Four months ago, when COVID-19 canceled the high school baseball season, James Malone thought his career as a Mariner was over. Flash forward to Monday afternoon in Moriches, and Malone was the winning pitcher in a 2-0 victory over Pierson that capped a perfect 5-0 “season” for Southampton.
As players laughed, coaches smiled and fans cheered with every crack of the bat, the joys of baseball, at least for this moment in time, had returned.
“I didn’t expect any of this, so any baseball was good,” Malone, now a Southampton graduate bound for Loyola in Maryland this fall, said as he and his Southampton teammates emptied out of the Moriches Sports Complex on Monday. “It was a lot of fun.”
The Town of Brookhaven sponsors a league every summer for players aged 8 to 18, but this was clearly not just another year. Following the cancellation of spring sports, officials with the town organized the 2020 Varsity Wood Bat Tournament to provide a baseball experience for the kids whose season was canceled before it even began. The result was undeniably a success.
“It was nice, especially for the seniors to be able to play and get a little competition this year,” said Zach Epley, who, following the retirement of longtime Southampton coach Scott Johnson, had begun his rookie season as the Mariners’ head coach when schools closed in mid-March. “It was kind of bittersweet, because we realized we had a good group and we did beat everyone in this tournament to go undefeated. It’s kind of a ‘What if?’”
A total of 36 teams competed in the tournament, which enforced strict safety and social distancing guidelines as Suffolk County continues to recover from the COVID-19 health crisis.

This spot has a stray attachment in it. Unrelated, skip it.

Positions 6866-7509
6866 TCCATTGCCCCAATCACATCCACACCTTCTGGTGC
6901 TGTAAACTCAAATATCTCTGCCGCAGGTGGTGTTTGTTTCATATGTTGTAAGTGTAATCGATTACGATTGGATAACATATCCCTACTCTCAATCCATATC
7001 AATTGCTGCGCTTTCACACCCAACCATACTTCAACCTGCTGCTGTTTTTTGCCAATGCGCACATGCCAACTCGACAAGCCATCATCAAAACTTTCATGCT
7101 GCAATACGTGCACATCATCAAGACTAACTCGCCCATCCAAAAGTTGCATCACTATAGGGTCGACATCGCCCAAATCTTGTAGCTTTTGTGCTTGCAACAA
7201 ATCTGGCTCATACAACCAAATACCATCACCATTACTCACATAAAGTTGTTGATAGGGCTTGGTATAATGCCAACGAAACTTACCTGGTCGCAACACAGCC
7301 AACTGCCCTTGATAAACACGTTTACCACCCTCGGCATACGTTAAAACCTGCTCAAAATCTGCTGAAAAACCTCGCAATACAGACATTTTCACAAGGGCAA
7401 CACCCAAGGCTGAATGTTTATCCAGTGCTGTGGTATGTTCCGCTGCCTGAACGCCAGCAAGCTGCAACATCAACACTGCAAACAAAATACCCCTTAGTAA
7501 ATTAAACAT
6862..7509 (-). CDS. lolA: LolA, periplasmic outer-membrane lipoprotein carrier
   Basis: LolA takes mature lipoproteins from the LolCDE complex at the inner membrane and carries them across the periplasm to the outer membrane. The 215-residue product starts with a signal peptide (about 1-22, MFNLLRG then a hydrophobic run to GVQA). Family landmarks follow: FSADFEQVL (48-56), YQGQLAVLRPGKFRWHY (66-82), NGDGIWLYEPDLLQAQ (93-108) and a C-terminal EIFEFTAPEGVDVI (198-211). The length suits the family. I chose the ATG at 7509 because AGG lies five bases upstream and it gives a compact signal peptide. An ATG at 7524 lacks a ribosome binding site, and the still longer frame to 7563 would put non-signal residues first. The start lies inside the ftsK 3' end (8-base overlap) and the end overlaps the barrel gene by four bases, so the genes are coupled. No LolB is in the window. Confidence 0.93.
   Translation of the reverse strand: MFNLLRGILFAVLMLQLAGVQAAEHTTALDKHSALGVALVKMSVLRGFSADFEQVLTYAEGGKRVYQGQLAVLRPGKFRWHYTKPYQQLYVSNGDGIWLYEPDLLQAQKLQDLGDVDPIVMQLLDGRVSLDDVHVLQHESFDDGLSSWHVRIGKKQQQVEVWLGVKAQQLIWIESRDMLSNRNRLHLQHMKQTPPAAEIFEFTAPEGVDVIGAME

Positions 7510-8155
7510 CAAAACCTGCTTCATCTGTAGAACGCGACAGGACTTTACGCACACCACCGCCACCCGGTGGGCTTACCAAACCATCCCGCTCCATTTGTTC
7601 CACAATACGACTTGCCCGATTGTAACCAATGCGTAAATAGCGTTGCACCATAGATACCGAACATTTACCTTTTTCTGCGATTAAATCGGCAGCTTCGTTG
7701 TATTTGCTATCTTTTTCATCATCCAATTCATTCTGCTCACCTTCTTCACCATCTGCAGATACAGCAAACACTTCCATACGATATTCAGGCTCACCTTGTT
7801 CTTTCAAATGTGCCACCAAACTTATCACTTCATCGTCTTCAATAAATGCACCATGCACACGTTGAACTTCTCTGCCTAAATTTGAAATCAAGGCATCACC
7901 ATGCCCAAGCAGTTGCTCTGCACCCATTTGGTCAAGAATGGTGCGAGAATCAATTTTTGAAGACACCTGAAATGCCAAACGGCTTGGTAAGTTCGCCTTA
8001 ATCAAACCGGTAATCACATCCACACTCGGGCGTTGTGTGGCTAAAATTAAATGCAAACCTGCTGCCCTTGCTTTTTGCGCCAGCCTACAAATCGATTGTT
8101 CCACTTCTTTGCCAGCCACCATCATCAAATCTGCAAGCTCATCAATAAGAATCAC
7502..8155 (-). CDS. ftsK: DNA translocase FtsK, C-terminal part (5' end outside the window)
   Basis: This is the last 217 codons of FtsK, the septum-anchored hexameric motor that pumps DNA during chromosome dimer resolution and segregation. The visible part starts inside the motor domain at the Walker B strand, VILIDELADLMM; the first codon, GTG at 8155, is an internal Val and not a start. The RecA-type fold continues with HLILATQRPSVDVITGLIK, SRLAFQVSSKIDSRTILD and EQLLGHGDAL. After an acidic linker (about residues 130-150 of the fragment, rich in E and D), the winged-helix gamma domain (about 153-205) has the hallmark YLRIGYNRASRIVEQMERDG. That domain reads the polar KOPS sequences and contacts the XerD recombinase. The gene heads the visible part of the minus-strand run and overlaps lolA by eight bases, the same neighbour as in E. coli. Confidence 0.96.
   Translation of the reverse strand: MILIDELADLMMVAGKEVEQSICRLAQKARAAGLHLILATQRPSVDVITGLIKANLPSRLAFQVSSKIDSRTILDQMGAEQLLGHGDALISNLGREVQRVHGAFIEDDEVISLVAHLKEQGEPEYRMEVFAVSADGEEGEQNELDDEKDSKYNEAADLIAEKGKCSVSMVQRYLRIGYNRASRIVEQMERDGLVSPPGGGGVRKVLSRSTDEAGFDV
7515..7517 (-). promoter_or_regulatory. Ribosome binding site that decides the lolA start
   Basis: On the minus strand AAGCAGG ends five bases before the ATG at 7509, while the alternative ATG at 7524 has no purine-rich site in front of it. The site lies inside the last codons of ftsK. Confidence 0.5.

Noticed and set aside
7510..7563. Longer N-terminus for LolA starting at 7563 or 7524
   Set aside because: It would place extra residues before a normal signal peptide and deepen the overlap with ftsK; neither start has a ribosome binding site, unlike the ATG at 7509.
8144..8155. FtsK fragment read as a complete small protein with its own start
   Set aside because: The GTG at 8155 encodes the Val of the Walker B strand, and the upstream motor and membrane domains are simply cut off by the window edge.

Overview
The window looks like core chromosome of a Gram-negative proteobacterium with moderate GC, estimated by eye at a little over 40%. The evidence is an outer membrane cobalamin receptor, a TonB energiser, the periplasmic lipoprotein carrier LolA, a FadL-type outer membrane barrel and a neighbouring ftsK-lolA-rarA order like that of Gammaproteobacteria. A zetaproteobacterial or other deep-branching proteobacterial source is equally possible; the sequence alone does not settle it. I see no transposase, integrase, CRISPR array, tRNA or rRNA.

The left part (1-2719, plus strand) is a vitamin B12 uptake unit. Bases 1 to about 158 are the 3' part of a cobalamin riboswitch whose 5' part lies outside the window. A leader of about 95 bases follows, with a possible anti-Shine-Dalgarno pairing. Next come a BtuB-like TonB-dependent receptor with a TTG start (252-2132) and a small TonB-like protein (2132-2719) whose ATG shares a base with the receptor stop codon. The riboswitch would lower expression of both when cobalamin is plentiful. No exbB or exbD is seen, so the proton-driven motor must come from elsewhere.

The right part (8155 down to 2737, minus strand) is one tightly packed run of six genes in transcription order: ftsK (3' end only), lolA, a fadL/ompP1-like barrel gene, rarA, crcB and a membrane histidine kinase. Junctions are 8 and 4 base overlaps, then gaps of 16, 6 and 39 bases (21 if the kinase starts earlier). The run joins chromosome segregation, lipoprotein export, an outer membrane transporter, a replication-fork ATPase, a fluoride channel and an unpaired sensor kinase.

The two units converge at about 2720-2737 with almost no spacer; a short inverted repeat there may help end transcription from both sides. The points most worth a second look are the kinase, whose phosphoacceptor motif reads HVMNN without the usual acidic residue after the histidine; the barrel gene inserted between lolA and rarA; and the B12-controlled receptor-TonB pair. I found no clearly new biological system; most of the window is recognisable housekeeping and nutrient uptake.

Along with Southampton and Pierson, other teams from the East End included East Hampton and Hampton Bays. Just like the regular high school baseball season, teams were grouped together according to the size of their school. Southampton won the small school championship, while Commack (Class AA) and Miller Place (Class A) won the titles in their respective divisions. All three championship games were played simultaneously on adjacent fields on Monday in Moriches, where the excitement was palpable.
Many of the teams that competed in the five-day tournament had high hopes for the 2020 season, after all, including Pierson and Southampton. The Whalers were coming off an appearance in the New York State Class C semifinals, and had seven seniors in their lineup, including ace pitcher Matt Hall, who went the distance on Monday, giving up two runs in the bottom of the fourth inning, and otherwise tossed another gem to cap a stellar career at Pierson.
“Our season was taken away from us, it was unexpected, so to get that text that we might be able to play in the summer, it was really exiting,” said the Xavier University-bound Hall as he bid a final farewell to competitive baseball at Pierson. “It’s been the same group of guys all the way through, and we had a really good team built with a lot of seniors. I thought this was going to be the year.”
Standout players Nick Egbert and Harry Cowen played their final games with Pierson on Monday, and Southampton also had a solid group of seniors, led by Malone and Sam Schneider, who started Monday’s game and pitched two scoreless innings. He also scored the first run of the game in the bottom of the fourth inning, followed by catcher Drew Smith, who had a monster tournament highlighted by two homeruns in a late-inning win over Babylon.
The Mariners will welcome back a solid core of players led by Steven Kryzewski, Ethan Walker and Paul Guillo next season.
Pierson coach Jonathan Schwartz said most of his players have summer jobs, so it was challenging to bring them all together for the tournament. Seniors Henry Brooks and Pierce Summers did not compete, and most of the games were played at night to accommodate the players’ work schedules. The Whalers pulled out dramatic wins over Mattituck and Babylon, with Tucker Schiavoni, a rising senior, providing some fireworks with a three-run double in the sixth inning to beat Babylon.
“It was a fun time,” Schwartz said. “We had some moments these kids will never forget.”